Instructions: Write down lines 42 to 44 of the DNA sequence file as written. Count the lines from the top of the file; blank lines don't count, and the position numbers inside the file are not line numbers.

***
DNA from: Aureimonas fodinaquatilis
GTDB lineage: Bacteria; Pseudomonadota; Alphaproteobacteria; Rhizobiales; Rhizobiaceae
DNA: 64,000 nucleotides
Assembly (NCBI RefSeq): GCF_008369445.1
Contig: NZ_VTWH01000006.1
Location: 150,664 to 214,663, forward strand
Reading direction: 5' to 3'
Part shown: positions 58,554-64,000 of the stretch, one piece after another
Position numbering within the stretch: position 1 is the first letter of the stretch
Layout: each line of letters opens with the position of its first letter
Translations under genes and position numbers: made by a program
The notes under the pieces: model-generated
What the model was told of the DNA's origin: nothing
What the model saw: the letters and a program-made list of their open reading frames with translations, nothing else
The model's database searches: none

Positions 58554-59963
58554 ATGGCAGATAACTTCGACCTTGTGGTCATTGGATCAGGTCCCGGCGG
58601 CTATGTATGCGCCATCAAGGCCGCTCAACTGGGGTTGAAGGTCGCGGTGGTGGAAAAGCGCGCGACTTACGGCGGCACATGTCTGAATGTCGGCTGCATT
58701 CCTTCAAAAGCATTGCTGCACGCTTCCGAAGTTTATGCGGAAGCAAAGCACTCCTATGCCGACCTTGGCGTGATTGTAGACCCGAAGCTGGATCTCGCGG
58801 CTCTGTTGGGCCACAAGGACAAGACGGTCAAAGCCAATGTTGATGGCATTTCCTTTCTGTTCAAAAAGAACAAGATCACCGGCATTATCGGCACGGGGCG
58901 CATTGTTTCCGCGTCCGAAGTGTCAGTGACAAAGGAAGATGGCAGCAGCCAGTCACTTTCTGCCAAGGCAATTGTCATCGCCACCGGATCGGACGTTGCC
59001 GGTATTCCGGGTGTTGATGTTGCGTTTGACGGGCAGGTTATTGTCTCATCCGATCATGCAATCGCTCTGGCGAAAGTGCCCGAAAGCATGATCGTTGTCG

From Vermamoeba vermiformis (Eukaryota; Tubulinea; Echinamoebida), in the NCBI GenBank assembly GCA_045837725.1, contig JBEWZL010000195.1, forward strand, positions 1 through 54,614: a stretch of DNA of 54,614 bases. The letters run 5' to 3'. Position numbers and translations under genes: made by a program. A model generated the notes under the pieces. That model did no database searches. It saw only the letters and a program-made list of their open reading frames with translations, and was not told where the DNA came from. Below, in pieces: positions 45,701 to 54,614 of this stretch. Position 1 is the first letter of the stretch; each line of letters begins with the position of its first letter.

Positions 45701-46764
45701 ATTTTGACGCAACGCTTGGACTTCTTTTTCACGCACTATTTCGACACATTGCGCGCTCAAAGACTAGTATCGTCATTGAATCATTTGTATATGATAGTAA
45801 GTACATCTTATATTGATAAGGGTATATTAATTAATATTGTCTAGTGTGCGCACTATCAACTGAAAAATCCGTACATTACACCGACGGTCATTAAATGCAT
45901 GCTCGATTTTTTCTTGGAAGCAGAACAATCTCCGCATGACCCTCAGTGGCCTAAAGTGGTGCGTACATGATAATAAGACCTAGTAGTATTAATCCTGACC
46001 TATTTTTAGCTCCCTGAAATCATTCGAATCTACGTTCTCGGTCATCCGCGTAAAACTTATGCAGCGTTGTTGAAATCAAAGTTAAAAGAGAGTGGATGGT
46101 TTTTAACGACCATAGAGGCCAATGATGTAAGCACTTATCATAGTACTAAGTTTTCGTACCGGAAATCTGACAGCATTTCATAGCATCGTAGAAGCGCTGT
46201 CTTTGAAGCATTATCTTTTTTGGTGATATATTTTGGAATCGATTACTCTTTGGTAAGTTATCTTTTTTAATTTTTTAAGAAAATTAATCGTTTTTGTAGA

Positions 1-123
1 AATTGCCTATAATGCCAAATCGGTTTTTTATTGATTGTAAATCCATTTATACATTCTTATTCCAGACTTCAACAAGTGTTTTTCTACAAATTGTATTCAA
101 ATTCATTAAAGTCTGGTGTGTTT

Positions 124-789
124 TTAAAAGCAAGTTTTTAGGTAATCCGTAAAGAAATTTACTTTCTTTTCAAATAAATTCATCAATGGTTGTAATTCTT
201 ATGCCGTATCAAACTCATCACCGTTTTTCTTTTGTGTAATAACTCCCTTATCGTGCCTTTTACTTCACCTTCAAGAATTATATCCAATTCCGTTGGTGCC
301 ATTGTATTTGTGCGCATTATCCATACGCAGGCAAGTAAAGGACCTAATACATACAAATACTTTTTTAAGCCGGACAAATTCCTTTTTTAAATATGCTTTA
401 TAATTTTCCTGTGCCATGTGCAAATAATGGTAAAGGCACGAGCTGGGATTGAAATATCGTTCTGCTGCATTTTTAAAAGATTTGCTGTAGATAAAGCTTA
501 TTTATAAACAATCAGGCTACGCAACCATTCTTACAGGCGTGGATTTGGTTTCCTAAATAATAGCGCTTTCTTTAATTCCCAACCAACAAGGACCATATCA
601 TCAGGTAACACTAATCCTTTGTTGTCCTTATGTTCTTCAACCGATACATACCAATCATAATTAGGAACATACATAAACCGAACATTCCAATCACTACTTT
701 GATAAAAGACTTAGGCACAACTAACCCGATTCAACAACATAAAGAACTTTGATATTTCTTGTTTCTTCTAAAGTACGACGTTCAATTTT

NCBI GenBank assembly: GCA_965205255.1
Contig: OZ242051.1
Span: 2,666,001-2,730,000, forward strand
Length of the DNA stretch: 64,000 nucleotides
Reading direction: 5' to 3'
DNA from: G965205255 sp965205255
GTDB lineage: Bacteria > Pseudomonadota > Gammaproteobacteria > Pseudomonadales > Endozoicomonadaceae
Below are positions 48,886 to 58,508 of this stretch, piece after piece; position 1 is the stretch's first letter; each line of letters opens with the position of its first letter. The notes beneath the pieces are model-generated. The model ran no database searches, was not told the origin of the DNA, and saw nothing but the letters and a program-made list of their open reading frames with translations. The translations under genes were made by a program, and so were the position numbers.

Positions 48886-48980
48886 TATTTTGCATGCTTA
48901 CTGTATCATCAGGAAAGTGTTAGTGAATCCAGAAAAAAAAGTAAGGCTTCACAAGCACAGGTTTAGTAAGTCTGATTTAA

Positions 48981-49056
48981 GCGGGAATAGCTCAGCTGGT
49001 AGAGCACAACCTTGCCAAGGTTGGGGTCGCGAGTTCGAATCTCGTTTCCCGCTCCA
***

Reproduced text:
NCBI GenBank assembly: GCA_965205255.1
Contig: OZ242051.1
Span: 2,666,001-2,730,000, forward strand